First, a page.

5. For a motorhome, also pay attention to the ride quality and noise level. If the motorhome seems to rumble and vibrate more than it used to, it is probably the tires. Balancing with a Hunter ForceMatch HD Wheel Balancer machine will identify whether the tire has gone out of round or a wheel is bent. Visit to see how it works…there is nothing like it. Find a tire store or truck or RV dealer that has one, and don’t waste your money having your tires balanced or checked by any other machine. There is a video on that web page to see how it works…really cool, it is a shame that nobody offered a machine like this until recently. Keep that in mind when you buy new tires, too. The Hunter ForceMatch HD Wheel Balancer machine will identify whether the tire is properly positioned on the wheel so that it will roll as smooth as possible. Balancing weights often are used to compensate for imbalances of a tire not being properly positioned on the rim, but the tire installer can’t tell that unless he has a Hunter ForceMatch HD Wheel Balancer machine.
  6. If the tires are already over 5-years old, it is probably not worth the money to try to see if balancing will solve a rumble or vibration problem, it probably won’t because the tires are just plain old…buy new tires and get it overwith!


Tire myths corrected and other wastes of time and money

  1. Tire covers help very a little. People assume that it is the sun that causes tires to crack. Actually, it is oxidation from the atmosphere and it is more pronounced in warm climate. You can prove this yourself by looking at a vehicle that has cracked tires on the outside duals…when you look at the inside duals which have been in the shade all their lives, you will find nearly the same amount of cracking.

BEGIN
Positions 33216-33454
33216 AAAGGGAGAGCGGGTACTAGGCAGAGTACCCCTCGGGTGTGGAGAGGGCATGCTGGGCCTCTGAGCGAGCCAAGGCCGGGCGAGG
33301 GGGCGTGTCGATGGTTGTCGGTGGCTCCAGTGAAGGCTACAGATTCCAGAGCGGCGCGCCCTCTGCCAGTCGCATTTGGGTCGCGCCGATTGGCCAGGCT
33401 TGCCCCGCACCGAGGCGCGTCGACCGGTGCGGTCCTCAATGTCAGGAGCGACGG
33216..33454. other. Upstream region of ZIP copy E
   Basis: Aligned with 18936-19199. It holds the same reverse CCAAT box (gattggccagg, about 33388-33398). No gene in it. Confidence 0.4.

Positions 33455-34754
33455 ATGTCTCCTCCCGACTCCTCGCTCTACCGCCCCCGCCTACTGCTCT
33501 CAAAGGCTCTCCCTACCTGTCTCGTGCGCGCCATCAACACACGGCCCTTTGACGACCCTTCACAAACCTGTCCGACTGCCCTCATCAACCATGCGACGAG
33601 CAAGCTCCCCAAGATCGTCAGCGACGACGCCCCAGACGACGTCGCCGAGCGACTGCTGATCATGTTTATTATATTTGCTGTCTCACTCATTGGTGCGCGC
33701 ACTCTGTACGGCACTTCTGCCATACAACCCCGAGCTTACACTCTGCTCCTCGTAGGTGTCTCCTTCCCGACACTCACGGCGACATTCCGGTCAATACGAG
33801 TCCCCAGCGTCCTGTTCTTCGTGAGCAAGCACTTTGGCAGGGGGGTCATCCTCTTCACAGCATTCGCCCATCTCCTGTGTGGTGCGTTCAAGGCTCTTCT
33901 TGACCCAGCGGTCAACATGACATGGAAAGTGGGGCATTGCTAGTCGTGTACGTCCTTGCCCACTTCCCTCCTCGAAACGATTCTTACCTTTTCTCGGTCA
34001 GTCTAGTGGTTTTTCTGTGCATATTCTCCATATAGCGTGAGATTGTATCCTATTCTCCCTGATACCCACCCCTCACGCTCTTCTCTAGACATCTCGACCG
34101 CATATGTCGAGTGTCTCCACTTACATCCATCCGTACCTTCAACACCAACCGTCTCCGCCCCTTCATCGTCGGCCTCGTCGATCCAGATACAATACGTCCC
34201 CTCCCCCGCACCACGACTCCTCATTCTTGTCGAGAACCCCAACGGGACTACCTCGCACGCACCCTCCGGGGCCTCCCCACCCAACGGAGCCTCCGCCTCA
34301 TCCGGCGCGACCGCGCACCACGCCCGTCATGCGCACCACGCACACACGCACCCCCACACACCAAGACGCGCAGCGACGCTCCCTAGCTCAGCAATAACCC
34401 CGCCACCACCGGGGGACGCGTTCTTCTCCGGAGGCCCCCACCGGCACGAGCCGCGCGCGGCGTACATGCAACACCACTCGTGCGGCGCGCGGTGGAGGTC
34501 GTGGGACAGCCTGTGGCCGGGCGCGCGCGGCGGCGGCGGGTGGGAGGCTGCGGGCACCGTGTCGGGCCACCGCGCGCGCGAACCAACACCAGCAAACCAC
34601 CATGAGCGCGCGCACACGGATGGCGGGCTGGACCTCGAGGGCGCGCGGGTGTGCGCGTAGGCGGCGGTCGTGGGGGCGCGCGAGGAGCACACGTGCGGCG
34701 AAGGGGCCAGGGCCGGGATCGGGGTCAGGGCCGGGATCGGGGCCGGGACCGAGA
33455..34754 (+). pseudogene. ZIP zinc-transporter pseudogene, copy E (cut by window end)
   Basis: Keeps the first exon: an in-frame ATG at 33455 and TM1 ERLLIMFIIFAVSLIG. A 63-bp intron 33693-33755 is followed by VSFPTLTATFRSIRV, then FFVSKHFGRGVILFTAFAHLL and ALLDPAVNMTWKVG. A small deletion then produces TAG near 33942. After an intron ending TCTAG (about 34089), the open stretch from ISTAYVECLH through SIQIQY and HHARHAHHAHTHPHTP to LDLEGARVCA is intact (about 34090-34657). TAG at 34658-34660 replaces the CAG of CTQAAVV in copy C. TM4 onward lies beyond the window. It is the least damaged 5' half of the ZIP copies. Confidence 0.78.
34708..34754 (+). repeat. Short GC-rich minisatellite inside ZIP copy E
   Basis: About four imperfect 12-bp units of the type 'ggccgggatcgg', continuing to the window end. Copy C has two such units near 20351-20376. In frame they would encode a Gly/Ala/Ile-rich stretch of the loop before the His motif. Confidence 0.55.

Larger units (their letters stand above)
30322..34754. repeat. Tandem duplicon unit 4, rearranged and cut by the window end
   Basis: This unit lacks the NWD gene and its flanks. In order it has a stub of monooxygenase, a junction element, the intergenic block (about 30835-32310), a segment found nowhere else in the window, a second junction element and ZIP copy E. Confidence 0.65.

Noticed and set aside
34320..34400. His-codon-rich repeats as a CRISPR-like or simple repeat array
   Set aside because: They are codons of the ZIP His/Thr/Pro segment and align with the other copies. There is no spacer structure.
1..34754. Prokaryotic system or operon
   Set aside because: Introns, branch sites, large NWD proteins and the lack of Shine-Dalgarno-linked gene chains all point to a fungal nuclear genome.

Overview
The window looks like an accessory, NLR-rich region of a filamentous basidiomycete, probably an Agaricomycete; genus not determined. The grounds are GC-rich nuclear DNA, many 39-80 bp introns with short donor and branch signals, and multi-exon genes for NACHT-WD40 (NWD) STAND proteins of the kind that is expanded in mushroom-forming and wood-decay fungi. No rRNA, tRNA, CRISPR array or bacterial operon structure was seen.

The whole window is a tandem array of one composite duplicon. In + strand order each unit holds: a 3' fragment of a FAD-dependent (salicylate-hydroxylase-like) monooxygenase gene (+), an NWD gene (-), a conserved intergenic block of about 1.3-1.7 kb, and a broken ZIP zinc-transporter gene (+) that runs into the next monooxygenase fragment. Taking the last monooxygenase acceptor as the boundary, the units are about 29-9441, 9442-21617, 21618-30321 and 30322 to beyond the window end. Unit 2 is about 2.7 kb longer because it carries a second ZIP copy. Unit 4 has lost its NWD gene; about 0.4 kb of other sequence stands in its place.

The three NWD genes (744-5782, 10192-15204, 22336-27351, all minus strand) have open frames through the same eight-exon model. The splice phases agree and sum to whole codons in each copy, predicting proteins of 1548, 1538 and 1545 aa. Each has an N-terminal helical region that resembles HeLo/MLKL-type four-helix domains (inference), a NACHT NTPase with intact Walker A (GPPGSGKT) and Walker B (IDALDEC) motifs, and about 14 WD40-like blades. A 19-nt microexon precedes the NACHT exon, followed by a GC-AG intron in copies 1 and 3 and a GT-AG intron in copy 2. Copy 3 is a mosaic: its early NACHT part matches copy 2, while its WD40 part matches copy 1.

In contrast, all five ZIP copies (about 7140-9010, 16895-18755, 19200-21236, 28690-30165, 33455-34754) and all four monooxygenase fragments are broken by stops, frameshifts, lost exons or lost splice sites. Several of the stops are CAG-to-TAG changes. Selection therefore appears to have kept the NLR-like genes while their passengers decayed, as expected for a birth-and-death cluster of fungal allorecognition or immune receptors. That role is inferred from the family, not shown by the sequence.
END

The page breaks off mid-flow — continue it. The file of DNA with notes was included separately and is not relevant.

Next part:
2. Pure nitrogen in tires has insignificate benefit. Michelin says don’t use it. Commercial fleets of cars, trucks and buses don’t use it because it is not cost effective. Fleets examine everything on a cost per mile basis, so if they say it isn’t worth it, then I believe them. Remember high school science class, when you learned that the atmosphere is 78% nitrogen? So why bother paying money to get a few more percent of nitrogen inside the tire?
  3. Have you been told that you don’t need a spare tire because road service will bring one when they come to change your flat or blown tire. Don’t believe it! Most Class A motorhomes and towable RVs use tires sizes that are unique to the RV industry, cars and trucks don’t use those sizes, so the tire stores and road service companies don’t stock them. They have to special order them from regional warehouses, so you could be stuck for days waiting for the right size tire. And you may pay an inflated price, or not be able to match the brand and model of tire that is on your RV. If you have your own spare, even if it is not on a rim, then it is way easier and cheaper to get back on the road. Some RVs are building without a place that is designed for spare tire storage. Usually there is a way to make it fit under the bed (wrap it with an old sheet before you roll it through the interior), or your RV dealer can fabricate a mount under the chassis, or add a bracket to mount it on the rear. Whatever it takes, if you will be traveling, it pays to have a spare tire.